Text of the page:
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1000 Black Lines

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How did On the Road change your life?

If it did change your life. When I landed in Asheville, it was one of the first books I read. Howl being the second. From the Guardian Unlimited, by Sean O'Hagan:

In Minor Characters, her illuminating memoir of life among the Beat writers, Joyce Johnson, who was with Kerouac on that day in New York, captures the seismic resonance of that single review. She had gone with Kerouac to buy an early edition of the newspaper from an all-night newsstand in midtown Manhattan. In a nearby bar, she had watched him read Millstein's article, shaking his head 'as if he couldn't figure out why he wasn't happier than he was'.

Afterwards, they had walked back to Johnson's apartment on the Upper West Side where, as she memorably put it: 'Jack lay down obscure for the last time in his life. The ringing phone woke him next morning and he was famous.' Overnight, the Beat generation had gone overground, and the man who did most to define it suddenly found that his book was now defining him. It would continue to do so for the rest of his short life, and for many decades afterwards.

'Challenging the complacency and prosperity of postwar America hadn't been Kerouac's intent when he wrote his novel,' his first biographer, Ann Charters, later wrote, 'but he had created a book that heralded a change of consciousness in the country.' In the few years following its publication, On the Road became a major bestseller. It also, as Kerouac's friend and fellow Beat writer, William Burroughs, witheringly wrote, 'sold a trillion Levi's, a million espresso coffee machines, and also sent countless kids on the road'. Unwittingly, and to his increasing horror, Kerouac had written a zeitgeist book, one that would help determine the course of what would come to be known as youth culture over the following two decades.

'It changed my life like it changed everyone else's,' Bob Dylan would say many years later. Link.

I was drinking espresso and wearing Levi's and traveling the roads of America long before I read On the Road. And somehow, I feel like I'm part of the cultural machinery in the wake of Kerouac's novel. And you?

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  1. Blogger shadmarsh | 10:17 AM, August 15, 2007 |  

    I never liked OTR, Kerouac, or any of the Beats for that matter, so I may be biased already, but for me the book was always about adolescent male immaturity--not to mention rambling unfocused hack-ish writing-- leave your wife and baby at home to fend for themselves whilst you race around the country high on bennies co-opting black culture, and generally acting like a jack-ass...oh and then move back in with mom become a right-wing catholic homophobic nut who does nothing but get drunk and fat until he dies in front of the boob-tube…In some ways it is the prefect American novel, all about the promotion and commodification of the self, hollow and lifeless at its core....but other than that it is entertaining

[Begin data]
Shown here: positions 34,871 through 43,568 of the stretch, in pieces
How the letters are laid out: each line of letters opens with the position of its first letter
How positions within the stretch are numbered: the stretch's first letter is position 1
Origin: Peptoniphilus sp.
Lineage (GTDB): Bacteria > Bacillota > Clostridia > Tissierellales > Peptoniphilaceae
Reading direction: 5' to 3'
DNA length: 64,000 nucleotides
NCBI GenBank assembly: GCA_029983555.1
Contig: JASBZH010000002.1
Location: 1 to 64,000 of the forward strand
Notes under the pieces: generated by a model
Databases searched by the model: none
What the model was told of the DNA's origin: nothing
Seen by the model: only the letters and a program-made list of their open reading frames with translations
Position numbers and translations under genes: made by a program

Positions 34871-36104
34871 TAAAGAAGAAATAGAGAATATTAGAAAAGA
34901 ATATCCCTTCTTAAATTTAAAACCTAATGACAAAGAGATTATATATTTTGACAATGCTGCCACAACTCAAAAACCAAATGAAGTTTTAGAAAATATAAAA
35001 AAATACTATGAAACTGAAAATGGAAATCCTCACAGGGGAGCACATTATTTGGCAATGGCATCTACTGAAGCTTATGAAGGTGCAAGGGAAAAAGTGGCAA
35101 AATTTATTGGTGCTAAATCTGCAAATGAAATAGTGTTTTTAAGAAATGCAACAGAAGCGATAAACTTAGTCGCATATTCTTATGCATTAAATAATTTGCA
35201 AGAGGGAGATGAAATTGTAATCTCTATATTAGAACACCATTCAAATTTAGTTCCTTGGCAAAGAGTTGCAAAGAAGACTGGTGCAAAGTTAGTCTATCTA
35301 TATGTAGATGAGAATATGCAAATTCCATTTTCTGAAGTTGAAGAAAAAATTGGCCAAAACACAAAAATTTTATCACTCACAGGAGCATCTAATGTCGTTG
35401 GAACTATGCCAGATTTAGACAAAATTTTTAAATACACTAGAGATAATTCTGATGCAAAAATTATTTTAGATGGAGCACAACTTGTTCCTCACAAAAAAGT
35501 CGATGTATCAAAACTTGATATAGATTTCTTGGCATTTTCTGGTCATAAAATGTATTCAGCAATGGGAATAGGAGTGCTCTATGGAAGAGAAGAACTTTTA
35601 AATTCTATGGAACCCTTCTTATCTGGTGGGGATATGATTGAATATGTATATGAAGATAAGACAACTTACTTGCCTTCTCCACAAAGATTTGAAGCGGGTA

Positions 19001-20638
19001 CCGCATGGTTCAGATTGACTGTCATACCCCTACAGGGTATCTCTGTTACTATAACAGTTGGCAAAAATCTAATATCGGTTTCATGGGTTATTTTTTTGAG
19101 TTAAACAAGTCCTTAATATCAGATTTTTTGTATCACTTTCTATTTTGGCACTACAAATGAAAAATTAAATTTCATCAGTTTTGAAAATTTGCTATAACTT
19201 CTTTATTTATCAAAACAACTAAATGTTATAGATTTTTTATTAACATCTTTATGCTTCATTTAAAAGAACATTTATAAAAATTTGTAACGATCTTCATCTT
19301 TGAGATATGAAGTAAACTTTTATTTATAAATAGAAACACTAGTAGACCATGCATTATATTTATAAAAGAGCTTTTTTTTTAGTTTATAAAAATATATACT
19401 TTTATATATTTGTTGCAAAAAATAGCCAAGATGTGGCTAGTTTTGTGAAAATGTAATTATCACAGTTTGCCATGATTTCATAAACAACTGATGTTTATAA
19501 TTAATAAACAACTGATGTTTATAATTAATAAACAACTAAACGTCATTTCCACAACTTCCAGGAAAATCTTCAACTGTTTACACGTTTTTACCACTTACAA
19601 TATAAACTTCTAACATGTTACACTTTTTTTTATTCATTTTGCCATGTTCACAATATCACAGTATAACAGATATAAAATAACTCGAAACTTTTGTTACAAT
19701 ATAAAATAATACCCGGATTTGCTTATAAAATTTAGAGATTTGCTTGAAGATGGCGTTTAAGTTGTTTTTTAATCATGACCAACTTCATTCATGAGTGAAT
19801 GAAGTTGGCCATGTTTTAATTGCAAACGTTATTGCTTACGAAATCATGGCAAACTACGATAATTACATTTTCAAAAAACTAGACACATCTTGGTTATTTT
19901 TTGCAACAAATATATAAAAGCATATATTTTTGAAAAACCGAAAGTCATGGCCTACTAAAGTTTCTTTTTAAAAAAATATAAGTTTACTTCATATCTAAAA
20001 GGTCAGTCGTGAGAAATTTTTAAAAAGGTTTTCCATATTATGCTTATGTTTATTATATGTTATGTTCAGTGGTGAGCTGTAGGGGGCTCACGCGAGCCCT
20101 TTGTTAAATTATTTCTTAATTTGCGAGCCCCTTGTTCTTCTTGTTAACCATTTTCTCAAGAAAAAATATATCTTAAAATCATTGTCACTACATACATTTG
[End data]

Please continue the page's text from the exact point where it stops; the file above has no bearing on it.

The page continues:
2. Blogger 1000 black lines | 7:38 PM, August 20, 2007 |  

    I agree that OTR exhibits 'adolescent male immaturity.' Several people I met upon arrival to Asheville introduced me to Kerouac's OTR as if it were the bible of Asheville. Later I discovered most people who talk about Kerouac's OTR haven't read the book at all. The myth of OTR is bigger than the book itself. Do you think it is relevant as literature as to its historical and social context?

  3. Blogger shadmarsh | 9:52 AM, August 21, 2007 |  

    Yes and no. I personally don’t consider it literature, but that may be splitting hairs (and since I am comfortably outside of the establishment that decides what is and what isn’t I can make that claim based solely on ambiguous personal preferences)…and I think you are onto something about people having actually read the book…I think there is a myth surrounding the book, and the Beats themselves, that is socially and historically relevant, but for reasons that have really nothing to do with OTR or the Beats themselves, and more to do with contemporary myth-making…and the fact that so many people believe in the book and its message without actually having read it (which is not only interesting, but funny---well to me anyway).
    The cult around the book and the Beats has always been trying to sell how revolutionary they were, and perhaps they were in some ways, but I have never gotten it…so I guess I still haven’t answered you question, which is a good one, and I fear that it may be relevant as literature because of its impact and “influence”…but this line of thinking opens up all sorts of cans of worms…

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